Ngozi aged 20 was the first daughter and second child of seven children of Jonathan and Ginika Ezeh of Imufu community, Enugu-Ezike, Igbo-Eze North LGA, Enugu State.
She was brought up in Abuja where her parents eked out a living. Despite being low income earners, the parents struggled to see her through both private and public schools in Abuja until she wrote her WAEC and NECO exams including JAMB two year ago. Though she could not gain admission into the higher school in the same year owing to her not having a credit in Chemistry, she did not relent, but took another WAEC and was successful.
Unrelenting in her desire to train as a nurse, the family decided to bring her nearer home and that was how she relocated to her hometown to retake JAMB and also write admission exams for a nearby nursing school in Nsukka.
But the family decision, despite being the wisest for them at the time of the implementation, has turned out to be their greatest miscalculation and loss.
Ngozi’s aspiration to become a nurse has not only turned out a pipe dream, but her life was brutally cut short on March 27, this year by yet-to-be identified assailants who not only raped her callously, but also strangled her to death in a bush path behind the community secondary school.
For the family, it is a very bleak Easter celebration while darkness seemed to have enveloped their entire household. To say the least, the sunshine in their family has been taken away in a most callous manner, a situation that will only take divine intervention to forestall further calamity in the family because the parents have remained inconsolable since then. Worst hit, is the mother who has been oscillating between going nuts and retaining sanity since the incident happened.
My ‘soul’ has been taken away from me –Father
Sunday Sun reporter managed to extract some words from the distraught family during a visit to their home at Orukpa, Imufu community. Amidst sobs and sighs, Ngozi’s father, Jonathan, recalled the event of the day before he heard the shattering news of his daughter’s death.
Having relocated to the village from Abuja last year leaving the wife and the other children in the Federal Capital Territory, Ngozi and the second to the last born joined him in the village this January.
As if he had a premonition that danger was lurking around the corner for her daughter, he has been so protective of her that he made it a point of duty to drop her daily on his motorcycle in the lesson centre at Ogrute and also comes back to take her home after the day’s activity.
“I take her to the lesson centre everyday, but I couldn’t find her when I went back to pick her back around 6:20p.m that day. I was confused because I know that she doesn’t know much people around having come back newly from Abuja. I was restless when I got home and I raised the alarm immediately. Some people told me to relax that she may have decided to chill out with some boys, but I didn’t take that because I know her as a very reserved and pious daughter of mine.
“It was the next day that we heard people gathering somewhere talking about a young girl that was raped and murdered. They called me to come to the scene probably to identify her and lo and behold, when I got there, it was my beloved daughter, lying stone cold, legs parted, her skirt and under wear removed.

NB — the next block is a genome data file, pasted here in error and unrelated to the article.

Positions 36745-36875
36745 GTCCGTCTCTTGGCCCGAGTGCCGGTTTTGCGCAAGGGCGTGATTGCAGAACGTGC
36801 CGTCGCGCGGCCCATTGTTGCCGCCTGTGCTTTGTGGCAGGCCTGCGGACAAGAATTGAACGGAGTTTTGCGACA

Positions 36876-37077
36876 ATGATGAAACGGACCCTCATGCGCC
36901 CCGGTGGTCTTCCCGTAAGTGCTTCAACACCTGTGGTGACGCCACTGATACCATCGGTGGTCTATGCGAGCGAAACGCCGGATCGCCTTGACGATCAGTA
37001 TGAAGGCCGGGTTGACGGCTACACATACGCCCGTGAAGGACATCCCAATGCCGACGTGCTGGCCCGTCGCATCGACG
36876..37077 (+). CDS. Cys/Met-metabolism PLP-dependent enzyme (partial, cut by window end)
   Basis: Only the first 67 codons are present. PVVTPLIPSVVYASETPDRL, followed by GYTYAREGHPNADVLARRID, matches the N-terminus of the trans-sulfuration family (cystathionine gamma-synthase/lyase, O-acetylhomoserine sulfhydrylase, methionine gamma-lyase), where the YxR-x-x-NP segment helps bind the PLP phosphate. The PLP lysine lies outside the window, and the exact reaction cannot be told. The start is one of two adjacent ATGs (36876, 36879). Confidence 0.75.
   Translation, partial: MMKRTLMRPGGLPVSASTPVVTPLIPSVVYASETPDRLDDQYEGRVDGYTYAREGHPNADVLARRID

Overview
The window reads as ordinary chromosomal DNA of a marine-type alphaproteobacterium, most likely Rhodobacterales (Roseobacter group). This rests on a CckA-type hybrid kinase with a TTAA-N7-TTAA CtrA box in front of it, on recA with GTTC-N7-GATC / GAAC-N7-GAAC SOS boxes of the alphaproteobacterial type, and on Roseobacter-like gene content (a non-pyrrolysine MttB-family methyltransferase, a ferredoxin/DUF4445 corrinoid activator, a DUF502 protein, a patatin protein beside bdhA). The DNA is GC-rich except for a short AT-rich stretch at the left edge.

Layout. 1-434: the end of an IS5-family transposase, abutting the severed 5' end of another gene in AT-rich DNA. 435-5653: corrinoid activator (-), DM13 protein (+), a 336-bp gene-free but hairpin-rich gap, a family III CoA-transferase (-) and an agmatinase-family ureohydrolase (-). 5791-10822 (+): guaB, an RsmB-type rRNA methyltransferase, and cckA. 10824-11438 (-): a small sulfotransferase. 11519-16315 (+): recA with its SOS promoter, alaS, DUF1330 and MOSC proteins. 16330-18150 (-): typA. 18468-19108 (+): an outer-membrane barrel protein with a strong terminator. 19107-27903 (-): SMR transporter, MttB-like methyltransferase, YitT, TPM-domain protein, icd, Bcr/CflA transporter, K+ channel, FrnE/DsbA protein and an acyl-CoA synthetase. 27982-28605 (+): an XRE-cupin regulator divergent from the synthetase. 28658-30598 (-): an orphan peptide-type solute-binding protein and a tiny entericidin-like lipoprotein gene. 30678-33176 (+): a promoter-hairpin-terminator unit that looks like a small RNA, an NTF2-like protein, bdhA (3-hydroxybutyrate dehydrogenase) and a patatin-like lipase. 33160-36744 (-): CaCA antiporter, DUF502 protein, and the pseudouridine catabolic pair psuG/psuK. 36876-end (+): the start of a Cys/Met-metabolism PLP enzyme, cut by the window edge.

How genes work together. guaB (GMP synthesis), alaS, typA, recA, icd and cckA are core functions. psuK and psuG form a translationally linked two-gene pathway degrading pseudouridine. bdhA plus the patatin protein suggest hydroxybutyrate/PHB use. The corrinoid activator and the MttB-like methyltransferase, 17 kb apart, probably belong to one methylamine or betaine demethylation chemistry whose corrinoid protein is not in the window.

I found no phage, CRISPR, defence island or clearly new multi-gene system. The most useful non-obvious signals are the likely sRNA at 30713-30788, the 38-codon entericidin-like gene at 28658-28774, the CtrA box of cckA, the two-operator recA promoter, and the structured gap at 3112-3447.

“This was a girl that has lived all her life in Abuja until now that she decided to be closer home in order to fulfill her life dream of becoming a nurse. They have taken away my soul and I can only cry unto God to handle this situation for me and my family. I want justice. I want to see those who killed my precious daughter so I can say thank you to him/them,” he said bursting into tears.
The worst phone call I’ve ever received in my life- Ngozi’s mother
Mrs Ginika Eze, Ngozi’s mother while recounting how she got to know about her daughter’s death said the phone call that Ngozi was missing remain the worst call she had ever received in her life. She noted that before now, she was so attached to her that it was very difficult for her to allow Ngozi relocate to the village this year because of her studies.
“I was too close to her to the extent that I had to think about it one day critically where I asked myself does it mean that she will not get married and relocate to her husband’s family one day. That was how I allowed her to leave me in Abuja more so as it also concerns her future and happiness which has always been nursing. But since she relocated, we talk on daily basis and on that day, I called as usual, but her line was switched off and I had to call her daddy. I asked my husband why her number was not available and he muttered some incoherent words saying that they have been searching for her. The next call was that her dead body has been found. It remains a great shock to me because if she had been sick before now, it would have been somehow understandable.
“My brain is bursting to pieces as I think about this. They told me Ngozi is dead, but I’m yet to understand the reality or circumstances of her death. If she had died in my arms after some period of sickness, it will pain me, but I will take it as her fate, but to brutally cut short the life of a harmless girl just like that, makes me go insane.”
When asked to describe the kind of person Ngozi was to her, she said: “She has been a very bright girl. That is my pains. If she was the wayward type, I would have taken it as her reward for such lifestyle, but this is a girl whose lifestyle revolves around church, home and studies, nothing more. She doesn’t have time for boys or such intimate stuffs.”